The annual Open Doors Report published by the Institute of International Education (IIE) in November, 2020 reveals that the number of international students studying at colleges and universities in the USA in the past school year (2019/2020) was 671,616 – an 8% increase from the previous year. The majority of these students come from India, China, South Korea, Canada and Japan.
The growing number of non-US citizens studying in the USA means that there is a rising need for international student financial aid. While paying for a college education is a major financial problem for many U.S. students, financing university studies in the United States is a much more difficult process for international students who are not eligible to receive government- guaranteed student loans (federal loans).
The recent economic crisis has impacted student loan legislation. Private ‘direct to consumer’ student loans to students who are US citizens have become fewer, and this type of student loan is no longer available to international students enrolled in US universities and colleges. International students studying in the US today can only obtain private loans through their schools.
After reviewing all personal and family funds available to the student and any scholarships he / she may have, the school’s financial aid office fixes the maximum amount that any given international student may borrow. School certified loans have the advantage of making it more difficult to borrow too much. They are also less expensive than private direct to consumer loans (lower interest rates). Funds are paid to the school directly (not to the borrower or student) and there are tighter restrictions on how the money can be spent. Obtaining international student loans through school channels is also more time consuming since both the school and the lender must determine whether a student qualifies for a loan and fix the amount of that loan.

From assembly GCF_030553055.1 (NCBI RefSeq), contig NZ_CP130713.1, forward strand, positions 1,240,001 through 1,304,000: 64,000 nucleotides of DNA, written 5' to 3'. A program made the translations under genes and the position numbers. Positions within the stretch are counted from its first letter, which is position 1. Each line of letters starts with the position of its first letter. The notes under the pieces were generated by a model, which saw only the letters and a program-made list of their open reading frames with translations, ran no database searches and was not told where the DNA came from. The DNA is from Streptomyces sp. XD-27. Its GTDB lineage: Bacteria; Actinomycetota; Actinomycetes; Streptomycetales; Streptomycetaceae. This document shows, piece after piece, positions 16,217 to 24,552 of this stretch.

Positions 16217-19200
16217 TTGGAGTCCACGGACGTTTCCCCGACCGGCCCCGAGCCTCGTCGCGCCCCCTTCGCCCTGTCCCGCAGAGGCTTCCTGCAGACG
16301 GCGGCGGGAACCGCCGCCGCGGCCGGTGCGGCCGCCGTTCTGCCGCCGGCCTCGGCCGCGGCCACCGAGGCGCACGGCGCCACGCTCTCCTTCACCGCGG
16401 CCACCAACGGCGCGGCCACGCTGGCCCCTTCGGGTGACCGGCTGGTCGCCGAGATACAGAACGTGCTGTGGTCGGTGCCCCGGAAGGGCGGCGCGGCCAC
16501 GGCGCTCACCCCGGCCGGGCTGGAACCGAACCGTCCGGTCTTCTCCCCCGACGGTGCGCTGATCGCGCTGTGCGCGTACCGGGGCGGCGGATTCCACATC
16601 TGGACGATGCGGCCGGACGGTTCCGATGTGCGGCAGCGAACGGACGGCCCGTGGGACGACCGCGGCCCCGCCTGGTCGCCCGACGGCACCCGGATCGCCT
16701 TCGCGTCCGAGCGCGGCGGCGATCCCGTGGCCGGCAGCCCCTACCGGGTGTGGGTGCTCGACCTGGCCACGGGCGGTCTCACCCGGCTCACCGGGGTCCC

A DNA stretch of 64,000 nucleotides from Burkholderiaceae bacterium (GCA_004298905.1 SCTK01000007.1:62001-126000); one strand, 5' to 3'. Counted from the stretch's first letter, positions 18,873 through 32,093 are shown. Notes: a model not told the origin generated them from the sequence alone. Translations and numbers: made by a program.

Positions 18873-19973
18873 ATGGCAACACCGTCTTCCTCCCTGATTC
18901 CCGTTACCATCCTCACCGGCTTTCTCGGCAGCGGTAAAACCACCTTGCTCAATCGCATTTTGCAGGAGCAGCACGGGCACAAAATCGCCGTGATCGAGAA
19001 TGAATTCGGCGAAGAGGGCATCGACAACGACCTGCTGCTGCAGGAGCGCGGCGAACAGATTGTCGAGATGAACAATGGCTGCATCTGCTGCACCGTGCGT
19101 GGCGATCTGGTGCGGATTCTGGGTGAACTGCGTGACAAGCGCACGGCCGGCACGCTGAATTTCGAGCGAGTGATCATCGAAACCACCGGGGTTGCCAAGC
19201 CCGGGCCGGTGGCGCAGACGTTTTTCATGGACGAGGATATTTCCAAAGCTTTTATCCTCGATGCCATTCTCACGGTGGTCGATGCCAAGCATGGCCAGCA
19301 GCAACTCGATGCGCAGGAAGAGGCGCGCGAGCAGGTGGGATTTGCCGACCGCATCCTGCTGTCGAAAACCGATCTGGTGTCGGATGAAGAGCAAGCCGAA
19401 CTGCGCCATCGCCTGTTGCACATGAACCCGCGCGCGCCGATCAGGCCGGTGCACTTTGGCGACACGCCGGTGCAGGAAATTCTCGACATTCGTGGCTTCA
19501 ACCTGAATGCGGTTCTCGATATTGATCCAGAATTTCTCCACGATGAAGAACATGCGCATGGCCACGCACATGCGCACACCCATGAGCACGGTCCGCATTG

To qualify for ANY kind of student loan, an international student must have a co-signer who is a US citizen or a permanent US resident (Green Card holder). The co-signer must have lived in the US for the two years prior to the loan application and should have a good credit history. Given the present credit climate and economic uncertainty, a creditworthy US co-signer is critical to getting an international student loan approved and priced reasonably.
While school certified specialized private education loans are available for international students studying in the USA , students should only apply for these loans once all other options (financial aid from the school, international student scholarships, personal and family funds …) have been exhausted.